Expansion was important, but quality and consistency, as well as the company’s workers, were the keys to his success.
The name “Starbucks” comes from the name of one of the characters of Herman Melville’s novel “Moby-Dick.” A twin-tailed mermaid or a Siren as she is known in Greek mythology became the image of the company. She symbolizes that Starbucks’ coffee is delivered from the different areas of the world. You can still find the original Starbucks logo at the first store in Seattle.
The Third Place
Call Me By Your Name
When the first Starbucks opened in New York City, The New York Times had to define what a latte was (and explain it was pronounced “LAH-tay”). Starbucks played up its exotic nature in everything it did, down to its sizes, with “grande” and “venti” providing a connection to the Italian coffee culture that inspired Schultz.
Barista is supposed to know all the regular customers by their names, and, also, to remember their preferences. When Schultz first visited Italy, he was fascinated by the magnificent theatrical presentation given by barista, who was pouring espresso with one hand, whipping cream by another, while chatting with the customers at the same time.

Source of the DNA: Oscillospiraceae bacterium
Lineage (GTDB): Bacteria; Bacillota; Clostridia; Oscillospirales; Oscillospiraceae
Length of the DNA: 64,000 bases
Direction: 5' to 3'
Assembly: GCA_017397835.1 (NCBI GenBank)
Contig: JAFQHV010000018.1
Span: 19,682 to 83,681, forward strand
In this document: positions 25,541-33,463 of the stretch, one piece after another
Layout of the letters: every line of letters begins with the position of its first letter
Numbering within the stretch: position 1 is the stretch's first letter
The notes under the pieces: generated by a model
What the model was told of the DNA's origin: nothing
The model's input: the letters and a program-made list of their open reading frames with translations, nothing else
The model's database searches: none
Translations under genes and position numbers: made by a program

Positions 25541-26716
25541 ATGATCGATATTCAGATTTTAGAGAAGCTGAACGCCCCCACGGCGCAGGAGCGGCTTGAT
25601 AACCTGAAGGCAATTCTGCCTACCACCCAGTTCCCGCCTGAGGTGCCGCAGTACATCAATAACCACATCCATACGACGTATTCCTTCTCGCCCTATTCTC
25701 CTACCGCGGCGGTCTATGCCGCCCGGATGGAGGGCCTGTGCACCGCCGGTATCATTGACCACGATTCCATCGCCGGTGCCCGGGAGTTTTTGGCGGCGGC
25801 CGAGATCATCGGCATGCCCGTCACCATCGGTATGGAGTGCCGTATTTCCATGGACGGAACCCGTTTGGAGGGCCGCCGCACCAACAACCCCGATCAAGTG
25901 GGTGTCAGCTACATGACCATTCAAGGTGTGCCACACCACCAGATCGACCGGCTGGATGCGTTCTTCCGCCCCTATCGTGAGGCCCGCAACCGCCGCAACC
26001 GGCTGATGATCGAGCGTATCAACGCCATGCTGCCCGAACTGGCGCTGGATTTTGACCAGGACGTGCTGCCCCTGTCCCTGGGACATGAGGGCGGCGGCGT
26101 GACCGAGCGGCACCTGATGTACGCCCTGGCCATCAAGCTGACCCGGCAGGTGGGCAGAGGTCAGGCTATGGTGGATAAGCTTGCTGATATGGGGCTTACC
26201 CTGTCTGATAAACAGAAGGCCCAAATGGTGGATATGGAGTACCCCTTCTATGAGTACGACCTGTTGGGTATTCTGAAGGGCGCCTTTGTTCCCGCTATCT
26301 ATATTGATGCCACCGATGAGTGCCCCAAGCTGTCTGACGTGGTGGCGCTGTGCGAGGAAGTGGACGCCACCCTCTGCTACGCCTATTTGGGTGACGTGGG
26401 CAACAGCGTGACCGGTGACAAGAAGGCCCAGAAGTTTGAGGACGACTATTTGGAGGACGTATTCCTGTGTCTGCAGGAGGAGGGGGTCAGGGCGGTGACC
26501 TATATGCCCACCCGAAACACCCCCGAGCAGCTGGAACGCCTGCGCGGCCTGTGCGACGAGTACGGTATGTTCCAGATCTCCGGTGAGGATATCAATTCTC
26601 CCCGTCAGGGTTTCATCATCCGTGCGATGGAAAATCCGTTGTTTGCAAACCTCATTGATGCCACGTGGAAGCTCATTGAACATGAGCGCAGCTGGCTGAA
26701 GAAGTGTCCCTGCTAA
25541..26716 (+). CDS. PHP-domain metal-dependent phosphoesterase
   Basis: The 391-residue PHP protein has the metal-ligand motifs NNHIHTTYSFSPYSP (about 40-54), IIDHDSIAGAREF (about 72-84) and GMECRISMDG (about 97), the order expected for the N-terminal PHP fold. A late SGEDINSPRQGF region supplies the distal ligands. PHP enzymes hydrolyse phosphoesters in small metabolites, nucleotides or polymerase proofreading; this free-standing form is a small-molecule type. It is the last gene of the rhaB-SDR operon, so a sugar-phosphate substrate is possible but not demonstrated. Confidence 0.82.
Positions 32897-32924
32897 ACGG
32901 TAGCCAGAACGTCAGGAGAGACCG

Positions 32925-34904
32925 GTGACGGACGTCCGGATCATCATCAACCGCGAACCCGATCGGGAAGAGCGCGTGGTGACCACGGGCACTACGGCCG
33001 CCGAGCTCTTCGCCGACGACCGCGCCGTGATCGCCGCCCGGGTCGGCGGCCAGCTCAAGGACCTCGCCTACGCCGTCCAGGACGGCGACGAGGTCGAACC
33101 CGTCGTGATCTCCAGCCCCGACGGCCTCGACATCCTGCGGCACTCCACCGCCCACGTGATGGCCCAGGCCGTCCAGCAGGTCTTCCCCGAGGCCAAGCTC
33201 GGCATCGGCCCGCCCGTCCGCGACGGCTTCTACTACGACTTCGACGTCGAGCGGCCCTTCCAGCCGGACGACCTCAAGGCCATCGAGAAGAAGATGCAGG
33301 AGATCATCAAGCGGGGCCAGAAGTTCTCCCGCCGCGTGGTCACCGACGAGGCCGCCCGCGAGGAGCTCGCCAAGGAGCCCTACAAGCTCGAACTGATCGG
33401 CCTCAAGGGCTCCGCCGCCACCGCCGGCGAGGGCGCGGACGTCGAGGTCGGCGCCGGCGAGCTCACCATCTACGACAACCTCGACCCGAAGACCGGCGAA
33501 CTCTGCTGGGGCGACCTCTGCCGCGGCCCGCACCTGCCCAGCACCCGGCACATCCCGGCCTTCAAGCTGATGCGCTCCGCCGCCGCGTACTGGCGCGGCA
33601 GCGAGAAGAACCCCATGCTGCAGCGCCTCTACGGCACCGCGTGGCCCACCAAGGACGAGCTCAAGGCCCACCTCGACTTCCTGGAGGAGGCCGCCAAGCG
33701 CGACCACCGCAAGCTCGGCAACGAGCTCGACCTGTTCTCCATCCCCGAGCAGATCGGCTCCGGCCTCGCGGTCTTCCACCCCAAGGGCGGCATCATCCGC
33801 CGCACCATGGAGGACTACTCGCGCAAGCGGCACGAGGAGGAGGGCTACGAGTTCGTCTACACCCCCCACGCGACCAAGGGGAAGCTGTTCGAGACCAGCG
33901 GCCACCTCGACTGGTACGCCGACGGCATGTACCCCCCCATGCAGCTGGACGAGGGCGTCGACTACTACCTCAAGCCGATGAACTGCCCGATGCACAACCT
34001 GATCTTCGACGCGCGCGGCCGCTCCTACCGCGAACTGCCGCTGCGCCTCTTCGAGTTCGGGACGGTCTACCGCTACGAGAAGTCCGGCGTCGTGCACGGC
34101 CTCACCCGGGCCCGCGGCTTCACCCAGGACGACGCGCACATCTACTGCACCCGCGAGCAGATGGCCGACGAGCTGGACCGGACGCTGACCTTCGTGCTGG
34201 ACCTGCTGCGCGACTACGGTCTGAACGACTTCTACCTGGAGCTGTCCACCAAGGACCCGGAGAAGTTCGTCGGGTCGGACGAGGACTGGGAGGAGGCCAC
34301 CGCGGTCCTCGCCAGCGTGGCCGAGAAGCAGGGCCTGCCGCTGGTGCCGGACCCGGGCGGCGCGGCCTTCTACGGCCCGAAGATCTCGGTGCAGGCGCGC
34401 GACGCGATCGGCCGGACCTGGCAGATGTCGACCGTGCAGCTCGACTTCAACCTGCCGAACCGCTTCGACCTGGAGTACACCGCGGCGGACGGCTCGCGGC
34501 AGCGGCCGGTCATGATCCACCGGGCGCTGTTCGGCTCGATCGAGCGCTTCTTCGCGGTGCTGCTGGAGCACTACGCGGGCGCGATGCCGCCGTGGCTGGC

When he visited Italy, Howard brought home not only photos and menus but also videotapes documenting the baristas in action. Later, they became a teaching material for practical training of the staff. This is the one of many key points that explain the success story of Starbucks.
Scalability Is Equity
By the 1990s, Starbucks was an international phenomenon, with locations and sales jumping upwards from year to year. By 1992, there were 165 Starbucks locations and just two years later, by 1994, there were 425. Sales mushroomed from $100 million in 1993 to $465 million in 1995, while new products such as bottled Frappuccino and Starbucks ice cream began appearing on grocery store shelves.
Between 1998 and 2008, Starbucks grew from 1,886 stores to 16,680. Schultz took the chain from just an idea to an entirely new kind of store that hadn’t existed before.
Starbucks now has more than 28,000 stores in 77 countries. The chain reported net revenues of $22.4 billion in 2017, and the company’s market cap is roughly $84 billion.
The incredibly popular coffee company reportedly opens two or three new stores every day and attracts around 60 million customers per week.